Friday, January 30, 2009

Noir News is...

Greetings from Noir City! First of all: make sure you read Max Goldberg's latest essay inspired by the festival and its newsman theme, found here. It's far more insightful than anything I've ever written about noir myself, that's for sure. Also of related interest are Brecht Andercsh's comments on being "festive at a festival".

Wednesday's San Francisco Film Society co-presentation night at Noir City 7 went pretty much as I expected. Film Society creative director Miguel Pendas came on stage before the film screenings and talked about the grant money the SFFS is planning to distribute to Frisco Bay filmmakers, and spoke of upcoming events of interest to an audience hungry for the cinema of yesteryear. Then Noir City's own Eddie Muller joined him on stage to talk about an in-the-works series of international noir titles, commenting that it's possible to "end up face-down in the gutter anywhere in the world." No details on series dates or titles were revealed, but Pendas spoke of scouting a large-scale series of Japanese noir at last year's San Sebastian International Film Festival, while for his part Muller recounted a recent trip to Buenos Aires to meet the archivists who made last summer's announcement of rediscovered footage lost from Fritz Lang's sci-fi parable Metropolis. While in Argentina, Muller was able to open the lid on a trove of early films made by the great noir cinematographer John Alton in the 1930s, when he was working in that country's film industry. I wonder how long it takes to get a film subtitled in English when it's never been exported before? Would an earmarked donation to the Film Noir Foundation help speed the process along?

The print of Lang's newspaper/crime drama While the City Sleeps was not, as I had predicted after checking various on-line sources, screened in a "Superscope" aspect ratio. However, the compositions didn't look the least bit cropped or awkward, and a bit of poking around the internet reveals that Lang did not intend the film to be shown widescreen. It was great to see such a terrific cast including Dana Andrews, Vincent Price, Thomas Mitchell (last seen in Alias Nick Beal Monday night), George Sanders and Ida Lupino, in action, and the newsroom setting of the film couldn't be more appropriate to the theme of this year's festival. By 1956 a rather late entry in the noir cycle, While the City Sleeps is less concerned with the psychic turmoil of the insane "Lipstick murderer" than it is in the reaction of the larger society to his crimes. Andrews' protagonist is in many ways a mirror to the murderer (played by John Barrymore, Jr.) even if he seems outwardly untortured, even by his own temptation to infidelity which is portrayed as a natural male weakness at worst. I'm eager to see the other Lang/Andrews collaboration Beyond a Reasonable Doubt when it plays on Saturday.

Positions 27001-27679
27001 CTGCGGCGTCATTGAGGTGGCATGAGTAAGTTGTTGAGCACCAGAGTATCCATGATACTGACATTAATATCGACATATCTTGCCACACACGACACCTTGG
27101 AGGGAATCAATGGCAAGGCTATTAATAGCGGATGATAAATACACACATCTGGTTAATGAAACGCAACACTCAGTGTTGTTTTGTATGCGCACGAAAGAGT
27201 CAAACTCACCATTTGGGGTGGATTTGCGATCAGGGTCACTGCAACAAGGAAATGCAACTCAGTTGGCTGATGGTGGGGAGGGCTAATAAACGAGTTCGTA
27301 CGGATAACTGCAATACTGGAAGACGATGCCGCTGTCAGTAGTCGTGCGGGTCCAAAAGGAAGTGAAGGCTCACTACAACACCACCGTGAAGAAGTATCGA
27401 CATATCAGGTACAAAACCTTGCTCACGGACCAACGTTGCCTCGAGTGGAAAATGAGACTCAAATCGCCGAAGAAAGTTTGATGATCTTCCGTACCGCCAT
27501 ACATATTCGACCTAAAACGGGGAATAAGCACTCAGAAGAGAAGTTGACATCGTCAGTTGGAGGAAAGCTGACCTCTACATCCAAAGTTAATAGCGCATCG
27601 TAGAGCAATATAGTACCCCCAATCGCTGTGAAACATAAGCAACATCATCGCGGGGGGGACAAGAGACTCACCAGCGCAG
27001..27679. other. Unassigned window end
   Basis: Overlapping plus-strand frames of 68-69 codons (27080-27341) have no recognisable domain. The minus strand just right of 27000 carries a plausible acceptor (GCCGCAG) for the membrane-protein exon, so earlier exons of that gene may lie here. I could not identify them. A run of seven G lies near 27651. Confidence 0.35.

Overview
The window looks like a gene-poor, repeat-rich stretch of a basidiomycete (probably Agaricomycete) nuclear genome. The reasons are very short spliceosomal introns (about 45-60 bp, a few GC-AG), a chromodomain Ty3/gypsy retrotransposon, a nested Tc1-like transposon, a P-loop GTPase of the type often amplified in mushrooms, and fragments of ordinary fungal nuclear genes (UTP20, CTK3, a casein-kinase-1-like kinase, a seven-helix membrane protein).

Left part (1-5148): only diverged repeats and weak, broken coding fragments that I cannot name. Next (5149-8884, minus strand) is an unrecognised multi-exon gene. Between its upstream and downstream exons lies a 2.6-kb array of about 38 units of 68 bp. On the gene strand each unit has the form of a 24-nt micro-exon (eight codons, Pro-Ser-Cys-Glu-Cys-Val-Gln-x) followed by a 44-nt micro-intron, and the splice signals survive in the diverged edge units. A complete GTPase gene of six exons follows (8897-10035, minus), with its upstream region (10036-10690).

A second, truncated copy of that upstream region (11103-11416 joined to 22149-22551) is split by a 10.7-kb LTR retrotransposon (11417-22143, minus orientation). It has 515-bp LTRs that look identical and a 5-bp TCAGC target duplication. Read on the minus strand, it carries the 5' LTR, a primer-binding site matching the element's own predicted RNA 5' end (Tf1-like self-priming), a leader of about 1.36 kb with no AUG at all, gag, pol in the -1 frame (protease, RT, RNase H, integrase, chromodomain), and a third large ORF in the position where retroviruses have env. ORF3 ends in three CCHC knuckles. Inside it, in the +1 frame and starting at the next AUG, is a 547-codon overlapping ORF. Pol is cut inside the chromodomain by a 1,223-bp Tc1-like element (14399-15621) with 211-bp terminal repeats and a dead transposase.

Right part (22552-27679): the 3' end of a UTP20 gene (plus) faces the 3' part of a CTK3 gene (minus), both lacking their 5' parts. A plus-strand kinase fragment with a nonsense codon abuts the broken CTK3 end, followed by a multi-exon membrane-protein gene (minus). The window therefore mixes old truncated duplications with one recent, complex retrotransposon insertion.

Before introducing the co-feature Shakedown, Muller plugged two more film events on the coming calendar. First, on February 14th, is the Silent Film Festival's winter event, the centerpiece of which is the "proto-noir" Sunrise, which he called his favorite silent film of all time. I'm with him, which is why I was so pleased to be able to research the production and reception of the F.W. Murnau-directed film for the festival, as I prepared an essay for the program guide and a slideshow on the first Academy Awards ceremony that will show before the film unspools to Dennis James's musical accompaniment that evening.

Muller also pointed out a double-bill put together by the Film on Film Foundation on March 8th at the Pacific Film Archive: the Bigamist and Outrage, both noirs starring and directed by Ida Lupino, neither of which I've seen before. You can bet I'll be there. This bill is not the only noir coming to the PFA in the next several weeks, though. A series entitled One-Two Punch: Pulp Writers on Film runs Feb. 13-21 and includes adaptations of the writing of Cornell Woolrich, Frederic Brown, Jim Thompson and Charles Willeford, tackled by noir and neo-noir directors like Robert Siodmak and George Armitage.

Shakedown was terrific, incidentally. It was great to see Frisco circa 1950 in the outdoor shots and through the picture windows of the apartments. But the story, in which Howard Duff's ambition as a photojournalist takes him into the lap of dangerous gangsters with his camera as his only protection, charts one of those grippingly doomed trajectories that pulls me in deeply enough that "spot-the-location" games quickly become unnecessary. What I found most fascinating about Shakedown, in the end, was the fact that just as location shooting, perhaps influenced by Italian Neo-Realism, was inflecting noir with a blurring of the boundary between captured documentary and staged fiction, here was this film whose protagonist blurs the boundary between capturing and staging a photograph, and must deal with the consequences.

Wednesday, January 28, 2009


This week, some moviegoers are flocking to see the films currently competing for prizes ensuring a legacy, at the very least in the almanacs and surveys of the future. Others, at least here in Frisco, are mobbing the Noir City festival and other venues (the Stanford, perhaps?) to watch films that have already stood the test of time.